New York's Cooperative and Condominium Community
Jennifer V. Hughes in Board Operations on June 21, 2012
But do it on firm legal ground. Attorney James Samson, a partner at Samson, Fink & Dubow, says it is an "urban myth" that boards have the right to review refinancing financials. "Virtually every proprietary lease has a Paragraph 17 that says a shareholder has the right to pledge shares for a loan period," says Samson, whose firm represents about 85 buildings. "That means that they have the right to finance. Period," Samson says. "Most boards and managing agents say they have the right to approve or disapprove. They don't."
Samson's position runs counter to common practices, and manager Don Levy, vice president at Brown Harris Stevens, argues that proprietary leases give boards the latitude to set procedures and reasonable fees for all financial transactions.
Following from that position, here are the steps prudent boards should follow:
Alert the shareholders
Boards should make sure everyone knows that board approval is needed for refinancing. Provide a list of what is required. If a shareholder can demonstrate that the new loan is the same or less than as his or her current monthly obligations, some co-ops will forgo the financial scrutiny, says Levy. "But still there is a fiduciary obligation to be aware of what's going on in their co-op," he notes. "They need to know how much money is outstanding. It's more than just mechanics and i-dotting."
Review the paperwork — again
According to Levy, most boards ask owners and shareholders to submit the same paperwork they're sending to the bank for the refinancing: tax returns, pay stubs, financial statements, the appraisal and the commitment letter from the lender. "The board is looking at the liquidity of the shareholder, and any other current obligations that may not have existed when they first bought that may impact their ability to make the current payment," Levy says.
Cap the amount to be financed
One 60-unit Brooklyn co-op in Park Slope requires that no more than 80 percent of the purchase be financed — a fact that holds true at an initial purchase and refinancing, and a rule that is similar at many co-ops and condos. That issue can crop up because of increased values — say if a shareholder bought into a building when the apartment was worth $400,000 and now it's worth $1.2 million. "You don't want them refinancing 100 percent and going up to that $1.2 million," she says.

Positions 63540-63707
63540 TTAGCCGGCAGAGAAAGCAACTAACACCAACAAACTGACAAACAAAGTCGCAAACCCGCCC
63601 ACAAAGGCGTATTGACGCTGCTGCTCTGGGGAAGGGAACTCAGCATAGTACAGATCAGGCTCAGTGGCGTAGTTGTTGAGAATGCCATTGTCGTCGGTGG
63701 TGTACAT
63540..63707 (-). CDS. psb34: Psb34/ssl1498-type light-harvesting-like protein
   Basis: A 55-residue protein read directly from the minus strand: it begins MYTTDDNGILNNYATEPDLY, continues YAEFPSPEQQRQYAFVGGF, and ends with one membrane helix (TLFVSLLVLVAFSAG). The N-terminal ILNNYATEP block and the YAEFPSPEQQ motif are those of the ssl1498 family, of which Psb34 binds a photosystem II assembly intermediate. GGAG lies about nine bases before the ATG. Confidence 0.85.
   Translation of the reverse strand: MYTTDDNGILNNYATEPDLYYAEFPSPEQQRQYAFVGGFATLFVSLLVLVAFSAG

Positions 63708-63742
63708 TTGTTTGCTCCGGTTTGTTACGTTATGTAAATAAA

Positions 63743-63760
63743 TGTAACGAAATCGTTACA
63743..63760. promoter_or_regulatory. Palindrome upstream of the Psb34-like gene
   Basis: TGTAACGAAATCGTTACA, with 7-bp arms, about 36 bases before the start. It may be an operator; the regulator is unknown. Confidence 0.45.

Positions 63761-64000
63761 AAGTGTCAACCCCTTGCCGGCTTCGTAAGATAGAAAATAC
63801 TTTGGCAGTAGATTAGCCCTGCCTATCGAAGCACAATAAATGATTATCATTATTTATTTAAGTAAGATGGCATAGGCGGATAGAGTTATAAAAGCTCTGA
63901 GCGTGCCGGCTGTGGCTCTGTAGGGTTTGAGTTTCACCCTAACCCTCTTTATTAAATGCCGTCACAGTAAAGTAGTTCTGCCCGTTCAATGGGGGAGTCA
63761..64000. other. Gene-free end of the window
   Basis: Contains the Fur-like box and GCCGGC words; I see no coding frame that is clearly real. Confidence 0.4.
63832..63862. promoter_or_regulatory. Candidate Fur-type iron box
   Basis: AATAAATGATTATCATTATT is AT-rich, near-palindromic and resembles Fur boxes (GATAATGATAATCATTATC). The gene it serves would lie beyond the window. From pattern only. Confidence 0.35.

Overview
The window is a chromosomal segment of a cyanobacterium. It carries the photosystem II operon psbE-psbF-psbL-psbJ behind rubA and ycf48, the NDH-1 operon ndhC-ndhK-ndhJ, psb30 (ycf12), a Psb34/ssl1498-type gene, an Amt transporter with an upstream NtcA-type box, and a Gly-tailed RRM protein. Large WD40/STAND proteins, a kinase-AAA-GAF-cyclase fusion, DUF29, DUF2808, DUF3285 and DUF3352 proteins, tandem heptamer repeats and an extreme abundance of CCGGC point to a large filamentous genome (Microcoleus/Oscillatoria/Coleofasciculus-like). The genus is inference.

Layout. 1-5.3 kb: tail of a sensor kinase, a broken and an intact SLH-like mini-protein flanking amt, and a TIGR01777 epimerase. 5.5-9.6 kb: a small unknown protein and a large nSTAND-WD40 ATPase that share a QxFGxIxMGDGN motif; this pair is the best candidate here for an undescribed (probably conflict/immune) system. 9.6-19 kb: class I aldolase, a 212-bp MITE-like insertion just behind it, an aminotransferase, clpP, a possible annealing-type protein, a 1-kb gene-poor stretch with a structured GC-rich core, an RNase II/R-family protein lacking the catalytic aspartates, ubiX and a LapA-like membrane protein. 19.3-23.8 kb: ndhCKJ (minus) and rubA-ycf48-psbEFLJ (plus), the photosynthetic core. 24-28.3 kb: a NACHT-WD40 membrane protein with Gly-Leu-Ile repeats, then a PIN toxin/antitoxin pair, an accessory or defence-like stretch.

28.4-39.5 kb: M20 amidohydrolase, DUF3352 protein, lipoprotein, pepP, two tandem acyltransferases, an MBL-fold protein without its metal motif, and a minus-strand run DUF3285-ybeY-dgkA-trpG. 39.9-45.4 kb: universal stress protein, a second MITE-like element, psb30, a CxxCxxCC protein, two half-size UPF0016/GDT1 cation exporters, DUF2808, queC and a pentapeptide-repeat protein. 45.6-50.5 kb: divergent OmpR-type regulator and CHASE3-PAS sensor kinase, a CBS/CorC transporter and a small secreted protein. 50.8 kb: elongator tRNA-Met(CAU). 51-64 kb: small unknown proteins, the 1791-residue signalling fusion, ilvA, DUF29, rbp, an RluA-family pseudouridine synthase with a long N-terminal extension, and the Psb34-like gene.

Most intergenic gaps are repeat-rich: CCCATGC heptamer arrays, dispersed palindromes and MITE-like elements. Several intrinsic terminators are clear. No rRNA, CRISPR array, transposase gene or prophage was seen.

Review the recognition agreement
Levy says you should be clear on the details of this document. "The board wants to know what it is agreeing to," he says. If the board does approve the refinancing, the next step is to sign the recognition agreement and give it to the managing agent, who gives it to the shareholder, so he or she can have it for the closing, he adds. Mary Fran, the president of the board at a 387-unit co-op in the Inwood section of Manhattan, says as long as shareholders are in good standing with maintenance payments, the board does not get involved in a refinancing. "These days, if the bank approves you, you're going good already," she says. "Because they don't want to give anyone money."
Know who owns the shares
Lisa Finstrom, the former treasurer at the Park Slope co-op mentioned above, says she has heard of problems when the loan is sold from lender to lender and the proprietary lease or stock certificate does not make its way down the chain. "You can have a situation where you don't know who owns the shares legally because banks are selling loans so frequently," she says. "You want to make sure that the share ownership is very clear."
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